Medical Assistance in Dying: Frequently Asked Questions for Care Professionals
NSHA’s comprehensive policy provides details about medical assistance in dying within NSHA. If you have questions after reviewing the policy and these questions and answers the information does not answer your questions, please contact the office at 902-491-5892. The voicemail box will be checked regularly during the hours of 8:30 a.m. to 4:30 p.m., Monday to Friday, and we are committed to getting back to you as soon as possible. Please leave your name, number and a brief explanation of the information you are seeking so we can best address your questions and concerns.
What is medical assistance in dying?
Who can provide medical assistance in dying?
Who can receive medical assistance in dying?
What is considered a “grievous and irremediable” medical condition?
What is excluded from the legislation?
At this time, the following are excluded:
Mental Illness or Physical Disability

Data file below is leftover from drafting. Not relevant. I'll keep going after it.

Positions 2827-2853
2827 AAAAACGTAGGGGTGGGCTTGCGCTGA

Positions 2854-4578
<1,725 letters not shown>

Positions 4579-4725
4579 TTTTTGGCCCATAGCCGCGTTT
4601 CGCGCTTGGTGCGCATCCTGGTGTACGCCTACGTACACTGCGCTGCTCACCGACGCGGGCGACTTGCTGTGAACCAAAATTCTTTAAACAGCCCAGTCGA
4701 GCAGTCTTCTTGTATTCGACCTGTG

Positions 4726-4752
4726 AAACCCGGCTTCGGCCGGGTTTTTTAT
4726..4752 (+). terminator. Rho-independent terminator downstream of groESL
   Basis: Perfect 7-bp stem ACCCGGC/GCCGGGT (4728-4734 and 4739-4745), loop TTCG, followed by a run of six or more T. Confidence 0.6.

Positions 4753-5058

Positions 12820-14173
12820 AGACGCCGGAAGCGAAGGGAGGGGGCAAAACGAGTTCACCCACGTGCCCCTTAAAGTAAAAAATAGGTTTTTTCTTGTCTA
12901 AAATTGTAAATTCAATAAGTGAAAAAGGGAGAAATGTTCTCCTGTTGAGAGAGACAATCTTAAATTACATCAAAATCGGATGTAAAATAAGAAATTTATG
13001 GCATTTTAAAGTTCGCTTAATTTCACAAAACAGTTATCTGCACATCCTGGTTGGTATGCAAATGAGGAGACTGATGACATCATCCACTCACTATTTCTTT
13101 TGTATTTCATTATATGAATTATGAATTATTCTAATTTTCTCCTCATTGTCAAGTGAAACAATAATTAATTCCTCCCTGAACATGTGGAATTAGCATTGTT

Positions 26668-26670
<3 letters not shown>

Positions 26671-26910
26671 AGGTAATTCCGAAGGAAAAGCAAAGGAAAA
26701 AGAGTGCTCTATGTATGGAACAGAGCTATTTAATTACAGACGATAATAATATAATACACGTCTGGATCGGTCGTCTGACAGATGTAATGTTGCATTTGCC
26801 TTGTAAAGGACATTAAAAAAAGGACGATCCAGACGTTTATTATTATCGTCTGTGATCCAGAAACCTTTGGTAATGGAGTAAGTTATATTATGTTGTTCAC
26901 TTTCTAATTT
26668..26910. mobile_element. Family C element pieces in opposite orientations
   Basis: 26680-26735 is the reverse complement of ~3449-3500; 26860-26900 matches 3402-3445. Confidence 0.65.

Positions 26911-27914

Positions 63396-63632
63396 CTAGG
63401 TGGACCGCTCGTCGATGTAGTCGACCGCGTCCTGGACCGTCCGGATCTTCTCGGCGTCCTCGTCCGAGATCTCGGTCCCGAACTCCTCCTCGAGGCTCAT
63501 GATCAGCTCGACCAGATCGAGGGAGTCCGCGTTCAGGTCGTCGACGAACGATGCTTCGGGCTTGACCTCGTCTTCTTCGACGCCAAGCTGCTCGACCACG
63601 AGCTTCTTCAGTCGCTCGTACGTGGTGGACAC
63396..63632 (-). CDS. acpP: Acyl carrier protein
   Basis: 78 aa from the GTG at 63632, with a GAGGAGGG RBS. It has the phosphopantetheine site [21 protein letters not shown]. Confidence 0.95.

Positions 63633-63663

Can a person decided not to proceed with medical assistance in dying?
What is NSHA’s role in medical assistance in dying?
- Provide information about the procedure
- Facilitate access to the procedure
- Provide support to physicians, nurse practitioners and other involved staff as required
- Provide education to physicians, nurse practitioners, staff, patients and public
What do I do if I receive a request for medical assistance in dying?
What documentation and forms are available for medical assistance in dying?
How do I find out more about my profession’s role in Medical Assistance in Dying?
Which health care providers are involved in medical assistance in dying, and what is their role?
What if I don’t feel comfortable assisting with medical assistance in dying?
Where can medical assistance in dying take place?
What other options are there to relieve the suffering of my patients and/or provide end-of-life medical care?
- provide relief from pain and other distressing symptoms
- help individuals manage symptoms, address physical, emotional and spiritual concerns
- support families
- enhance quality of life and help patients live as actively as possible
- prepare individuals for death, and
- offer bereavement support to loved ones
I’m not sure how I will feel about being involved with assisted dying. What supports will be available to me?